Nancy Greene Raine

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The Honourable
Nancy Greene Raine
OC OBC OD
Nancy Greene at Sun Peaks in 2000.jpg
Senator from British Columbia
In office
January 2, 2009[1] – May 11, 2018
Nominated by Stephen Harper
Appointed by Michaëlle Jean
Personal details
Born Nancy Catherine Greene
(1943-05-11) May 11, 1943 (age 75)
Ottawa, Ontario, Canada
Political party Conservative
Other political
affiliations
Reform
Spouse(s)
Al Raine (m. 1969)
[2]
Medal record
Women's alpine skiing
Representing  Canada
Olympic Games
Gold medal – first place 1968 Grenoble Giant slalom
Silver medal – second place 1968 Grenoble Slalom
World Championships
Gold medal – first place 1968 Grenoble Combined

Nancy Catherine Greene Raine OC OBC OD (born May 11, 1943) is a former Canadian Senator for British Columbia and a champion alpine skier voted as Canada's Female Athlete of the 20th Century. She was born in Ottawa, Ontario, Canada. Nancy Greene Raine won a very decisive giant slalom victory in Grenoble, France in the 1968 Winter Olympics.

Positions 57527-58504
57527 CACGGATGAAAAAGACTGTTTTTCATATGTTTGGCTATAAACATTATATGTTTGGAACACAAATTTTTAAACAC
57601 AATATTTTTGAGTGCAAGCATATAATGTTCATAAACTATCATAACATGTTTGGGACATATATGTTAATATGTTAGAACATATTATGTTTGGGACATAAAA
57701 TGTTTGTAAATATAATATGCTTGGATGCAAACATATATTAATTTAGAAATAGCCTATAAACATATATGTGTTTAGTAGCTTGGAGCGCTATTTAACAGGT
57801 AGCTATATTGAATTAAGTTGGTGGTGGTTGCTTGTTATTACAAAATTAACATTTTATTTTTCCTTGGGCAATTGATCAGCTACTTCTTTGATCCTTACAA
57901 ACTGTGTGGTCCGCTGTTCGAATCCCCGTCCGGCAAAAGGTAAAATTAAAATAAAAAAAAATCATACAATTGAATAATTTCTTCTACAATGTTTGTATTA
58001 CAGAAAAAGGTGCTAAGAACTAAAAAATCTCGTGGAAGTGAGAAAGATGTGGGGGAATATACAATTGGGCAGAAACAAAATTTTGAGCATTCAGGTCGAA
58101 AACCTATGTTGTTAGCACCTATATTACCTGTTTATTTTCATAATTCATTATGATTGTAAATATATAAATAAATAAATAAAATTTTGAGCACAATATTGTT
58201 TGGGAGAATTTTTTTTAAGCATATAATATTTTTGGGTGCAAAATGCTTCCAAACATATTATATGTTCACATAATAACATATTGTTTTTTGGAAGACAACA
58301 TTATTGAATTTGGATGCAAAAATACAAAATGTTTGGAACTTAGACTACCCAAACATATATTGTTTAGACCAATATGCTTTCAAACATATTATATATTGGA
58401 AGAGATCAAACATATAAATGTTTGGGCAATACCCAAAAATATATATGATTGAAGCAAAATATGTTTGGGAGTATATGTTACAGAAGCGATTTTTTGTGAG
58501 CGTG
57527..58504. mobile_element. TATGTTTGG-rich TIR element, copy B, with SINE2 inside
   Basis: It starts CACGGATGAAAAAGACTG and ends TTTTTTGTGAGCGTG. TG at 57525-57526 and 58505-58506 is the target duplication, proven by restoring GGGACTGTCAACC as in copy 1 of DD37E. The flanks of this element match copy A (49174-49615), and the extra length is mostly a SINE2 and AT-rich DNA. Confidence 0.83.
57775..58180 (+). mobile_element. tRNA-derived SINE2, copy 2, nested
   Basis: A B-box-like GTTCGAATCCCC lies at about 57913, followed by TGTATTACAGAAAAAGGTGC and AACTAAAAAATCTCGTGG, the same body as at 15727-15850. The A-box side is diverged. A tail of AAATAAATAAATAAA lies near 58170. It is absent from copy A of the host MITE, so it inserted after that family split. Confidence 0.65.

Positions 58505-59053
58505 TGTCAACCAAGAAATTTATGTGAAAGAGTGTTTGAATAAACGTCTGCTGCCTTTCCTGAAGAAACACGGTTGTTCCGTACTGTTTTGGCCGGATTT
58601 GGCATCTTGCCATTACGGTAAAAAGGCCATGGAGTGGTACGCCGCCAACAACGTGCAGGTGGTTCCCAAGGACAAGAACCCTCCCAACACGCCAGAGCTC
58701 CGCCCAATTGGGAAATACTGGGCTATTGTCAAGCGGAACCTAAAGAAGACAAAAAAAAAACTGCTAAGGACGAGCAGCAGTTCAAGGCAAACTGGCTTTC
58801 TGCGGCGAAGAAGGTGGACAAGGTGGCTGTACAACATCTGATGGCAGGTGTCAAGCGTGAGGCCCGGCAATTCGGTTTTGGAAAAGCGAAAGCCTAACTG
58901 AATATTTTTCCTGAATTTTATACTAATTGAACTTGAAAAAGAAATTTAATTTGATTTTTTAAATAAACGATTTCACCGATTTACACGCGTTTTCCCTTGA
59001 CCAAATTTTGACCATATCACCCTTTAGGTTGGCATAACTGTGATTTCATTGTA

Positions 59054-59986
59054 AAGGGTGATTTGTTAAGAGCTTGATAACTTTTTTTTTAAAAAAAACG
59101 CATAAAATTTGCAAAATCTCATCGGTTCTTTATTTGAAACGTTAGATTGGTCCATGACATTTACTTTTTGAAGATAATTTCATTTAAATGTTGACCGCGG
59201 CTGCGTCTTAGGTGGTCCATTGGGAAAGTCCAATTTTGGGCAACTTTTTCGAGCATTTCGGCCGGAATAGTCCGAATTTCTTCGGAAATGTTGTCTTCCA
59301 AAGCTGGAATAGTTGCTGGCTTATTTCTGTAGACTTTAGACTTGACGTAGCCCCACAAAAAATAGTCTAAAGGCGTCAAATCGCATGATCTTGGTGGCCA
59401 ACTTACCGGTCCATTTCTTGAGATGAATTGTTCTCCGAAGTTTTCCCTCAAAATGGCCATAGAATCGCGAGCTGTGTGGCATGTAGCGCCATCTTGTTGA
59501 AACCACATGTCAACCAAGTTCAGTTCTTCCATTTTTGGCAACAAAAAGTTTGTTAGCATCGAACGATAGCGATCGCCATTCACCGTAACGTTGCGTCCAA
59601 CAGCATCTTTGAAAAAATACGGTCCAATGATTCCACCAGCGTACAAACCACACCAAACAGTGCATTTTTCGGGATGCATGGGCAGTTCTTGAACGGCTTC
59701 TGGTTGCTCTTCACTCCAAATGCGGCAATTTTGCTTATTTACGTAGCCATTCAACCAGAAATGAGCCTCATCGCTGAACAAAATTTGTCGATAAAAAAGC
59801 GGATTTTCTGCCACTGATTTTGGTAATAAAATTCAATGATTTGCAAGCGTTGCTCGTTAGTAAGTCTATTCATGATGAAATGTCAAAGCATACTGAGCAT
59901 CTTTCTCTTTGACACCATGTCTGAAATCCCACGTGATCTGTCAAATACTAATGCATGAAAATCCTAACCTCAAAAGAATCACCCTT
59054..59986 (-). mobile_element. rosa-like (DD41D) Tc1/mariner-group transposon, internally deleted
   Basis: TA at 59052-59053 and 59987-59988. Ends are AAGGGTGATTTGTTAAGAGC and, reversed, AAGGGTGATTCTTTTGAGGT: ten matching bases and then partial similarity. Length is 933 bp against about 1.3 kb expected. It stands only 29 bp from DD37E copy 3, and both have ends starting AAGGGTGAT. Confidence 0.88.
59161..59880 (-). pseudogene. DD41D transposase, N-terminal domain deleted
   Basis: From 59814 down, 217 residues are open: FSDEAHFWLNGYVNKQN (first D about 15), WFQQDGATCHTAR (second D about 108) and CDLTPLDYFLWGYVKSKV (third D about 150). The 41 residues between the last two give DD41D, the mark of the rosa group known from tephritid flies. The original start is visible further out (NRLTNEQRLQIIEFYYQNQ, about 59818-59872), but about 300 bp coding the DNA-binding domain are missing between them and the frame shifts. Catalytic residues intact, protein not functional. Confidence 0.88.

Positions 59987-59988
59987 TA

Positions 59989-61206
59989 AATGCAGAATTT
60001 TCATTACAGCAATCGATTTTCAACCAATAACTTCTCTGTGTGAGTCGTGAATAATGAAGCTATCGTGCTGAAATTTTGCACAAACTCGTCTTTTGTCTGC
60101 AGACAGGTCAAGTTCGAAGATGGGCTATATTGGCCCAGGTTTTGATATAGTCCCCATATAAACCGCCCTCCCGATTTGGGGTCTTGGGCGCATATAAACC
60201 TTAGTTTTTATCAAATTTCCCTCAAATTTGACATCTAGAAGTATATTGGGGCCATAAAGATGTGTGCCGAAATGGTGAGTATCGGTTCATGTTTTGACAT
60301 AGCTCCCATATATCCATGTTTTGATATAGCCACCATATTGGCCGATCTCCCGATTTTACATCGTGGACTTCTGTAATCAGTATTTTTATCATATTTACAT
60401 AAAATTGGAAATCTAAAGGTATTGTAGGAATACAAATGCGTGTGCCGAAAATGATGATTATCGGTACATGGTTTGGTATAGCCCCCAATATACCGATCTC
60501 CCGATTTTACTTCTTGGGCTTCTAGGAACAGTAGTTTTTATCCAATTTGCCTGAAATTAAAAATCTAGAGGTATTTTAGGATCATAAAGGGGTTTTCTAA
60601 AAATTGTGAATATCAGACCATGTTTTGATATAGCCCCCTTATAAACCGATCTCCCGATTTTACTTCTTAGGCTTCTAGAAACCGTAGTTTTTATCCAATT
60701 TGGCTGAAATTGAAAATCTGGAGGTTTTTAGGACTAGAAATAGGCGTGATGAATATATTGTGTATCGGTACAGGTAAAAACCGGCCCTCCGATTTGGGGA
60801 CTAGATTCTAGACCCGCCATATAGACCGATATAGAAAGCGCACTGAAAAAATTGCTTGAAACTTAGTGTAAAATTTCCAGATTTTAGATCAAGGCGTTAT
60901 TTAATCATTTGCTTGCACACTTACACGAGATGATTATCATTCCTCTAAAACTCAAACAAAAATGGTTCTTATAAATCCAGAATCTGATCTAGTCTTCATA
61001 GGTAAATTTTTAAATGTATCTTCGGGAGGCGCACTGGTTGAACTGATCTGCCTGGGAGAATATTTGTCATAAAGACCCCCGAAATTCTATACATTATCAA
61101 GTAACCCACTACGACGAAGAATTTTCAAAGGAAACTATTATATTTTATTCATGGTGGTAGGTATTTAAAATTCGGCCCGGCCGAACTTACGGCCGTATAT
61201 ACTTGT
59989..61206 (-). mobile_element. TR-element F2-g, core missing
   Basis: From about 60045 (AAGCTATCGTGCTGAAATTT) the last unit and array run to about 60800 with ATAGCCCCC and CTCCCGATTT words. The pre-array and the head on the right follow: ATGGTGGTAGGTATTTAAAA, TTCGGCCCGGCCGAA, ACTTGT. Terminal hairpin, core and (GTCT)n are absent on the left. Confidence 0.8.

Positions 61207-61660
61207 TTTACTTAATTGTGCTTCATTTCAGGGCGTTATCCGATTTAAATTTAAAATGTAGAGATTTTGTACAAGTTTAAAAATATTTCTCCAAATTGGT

She is the mother of retired alpine skier Willy Raine.

She retired from the Senate on May 11, 2018 when she reached the mandatory retirement age of 75.

Biography[edit]

Greene was born on May 11, 1943, in Ottawa, Ontario. She moved with her family to Rossland, British Columbia, before she was three years of age. Rossland is a mountainous area and the site of the first ski competition ever held in Canada in 1897. The child of avid skiers, Greene began schussing at a young age and while in high school she competed in the Canadian Junior Championships. She would go on to become Canada's most decorated ski racer, male or female, in her day with 14 World Cup victories by 1975.

Career[edit]

Nancy Greene (left) at the 2010 Winter Olympic Games

Nicknamed "Tiger" because of her "go for it" attitude and her aggressive style of skiing,[tone] she won the Canadian ski championship nine times and the United States championship three times. In 1967, Greene broke the European domination of the sport, winning the inaugural World Cup. That year she won seven of 16 events, taking the over-all title with four giant slalom victories plus two in slalom and one in downhill. Her accomplishment earned her Canadian "Athlete of the Year" honours.

In 1968 she won the World Cup title again plus, at that year's Winter Olympic Games in Grenoble, France, she captured a gold medal in the giant slalom, by one of the largest margins in Olympic history, and a silver medal in the slalom. For the second time, she was named Canada's "Athlete of the Year".